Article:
Hancock County Jail is overcrowded. Building more cells could be very expensive, with the money to accomplish that coming from a bond issue payable from property taxes or income taxes. Either way you will pay for it.
If it’s property taxes, the amount needed will be large enough to trigger a voter referendum, which means you get to decide what to do. That would be on the ballot in 2018, so this is an issue we all should follow closely.
As a country, we have chosen to imprison more of our population than almost any other country. With less than 5 percent of the world population, our jails hold 22 percent of those imprisoned. On a per capita basis we imprison more than China, Russia, Cuba and all other countries except Seychelles, although North Korea does not share its statistics.
Congress is well aware of this and is making a bipartisan attempt to re-examine federal criminal laws to reduce some sentences.
In Indiana, the General Assembly decided to reduce the number of inmates in state prisons by sending more to the counties. This has saved legislators from coming up with the money to build an additional state prison, but it leaves the counties to pay the cost of building the jails.
Our current jail was opened in 1988. As it was being designed, county officials struggled to determine the number of inmates the jail should hold. Build it too large, and taxpayers would be footing an unnecessarily large bill. Build it too small, and taxpayers would be building again soon.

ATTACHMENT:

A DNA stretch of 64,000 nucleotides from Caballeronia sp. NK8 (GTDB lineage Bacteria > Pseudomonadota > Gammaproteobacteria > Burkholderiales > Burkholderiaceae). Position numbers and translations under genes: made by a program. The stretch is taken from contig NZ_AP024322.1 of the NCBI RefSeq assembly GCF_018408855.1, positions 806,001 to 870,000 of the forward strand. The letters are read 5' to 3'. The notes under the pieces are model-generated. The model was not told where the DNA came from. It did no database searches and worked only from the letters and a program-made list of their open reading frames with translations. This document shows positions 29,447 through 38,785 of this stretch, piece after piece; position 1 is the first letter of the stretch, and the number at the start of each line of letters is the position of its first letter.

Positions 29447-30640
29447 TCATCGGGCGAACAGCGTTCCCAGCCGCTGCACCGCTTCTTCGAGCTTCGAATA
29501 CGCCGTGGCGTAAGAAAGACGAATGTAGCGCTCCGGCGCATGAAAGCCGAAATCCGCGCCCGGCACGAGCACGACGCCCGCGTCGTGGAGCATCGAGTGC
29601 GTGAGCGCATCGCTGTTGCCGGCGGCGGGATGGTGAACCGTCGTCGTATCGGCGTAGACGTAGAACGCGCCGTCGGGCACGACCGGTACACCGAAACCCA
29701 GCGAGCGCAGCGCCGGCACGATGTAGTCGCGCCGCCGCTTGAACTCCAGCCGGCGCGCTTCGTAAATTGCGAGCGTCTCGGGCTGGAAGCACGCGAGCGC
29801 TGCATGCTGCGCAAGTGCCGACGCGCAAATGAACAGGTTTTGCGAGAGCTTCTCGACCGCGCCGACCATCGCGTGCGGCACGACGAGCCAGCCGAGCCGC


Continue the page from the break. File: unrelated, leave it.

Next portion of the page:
A choice was made for a capacity of 157. Now, 28 years later, the number of inmates held there is often around 180 to 190, and has reached 220. About 90 of those are not serving sentences but sit there awaiting trial because they are unable to post bond.
After the jail was constructed, the Community Corrections facility was built both to handle the overflow from the jail and to help ease inmates back into civilian life; inmates there must have a job. The original 100 beds were recently expanded to 116, and they are usually full.
In addition, there is home detention, in which ankle bracelets are worn so that a supervisor knows where a person is at all times. That program currently has 85 and could handle more if additional inmates were eligible.
Anticipating the overcapacity problem, the county commissioners employed an architectural firm. Its report is in the Auditor’s Office. The primary recommendation is to construct a new jail complex with a capacity of 212 maximum-security beds and 100 more community corrections beds. It would be located between the current jail and community corrections buildings.
The existing jail would be mothballed until the new jail reaches capacity and then put back into use.
If you have added the numbers above, you will see that the occupancy number of inmates in the current jail is already nearing the 212 capacity of the proposed new jail, so the architect is relying on the new 100 community corrections beds to provide relief. However, the architect estimates the relief would be short-lived, and in 5-10 years the current jail would need to be reopened. Staffing both jail facilities could lead to the doubling of the number of jailers, which is 24 at the current jail.
The architects also project the need of additional space for the prosecuting attorney and the probation department, as well as additional parking spaces to replace those lost by construction of the new facilities. The cost would be from $25,000,000 to $30,000,000, depending on what is built, so please follow this closely.
Ray Richardson is a former Indiana state lawmaker who currently serves as Hancock County attorney. Send comments to firstname.lastname@example.org.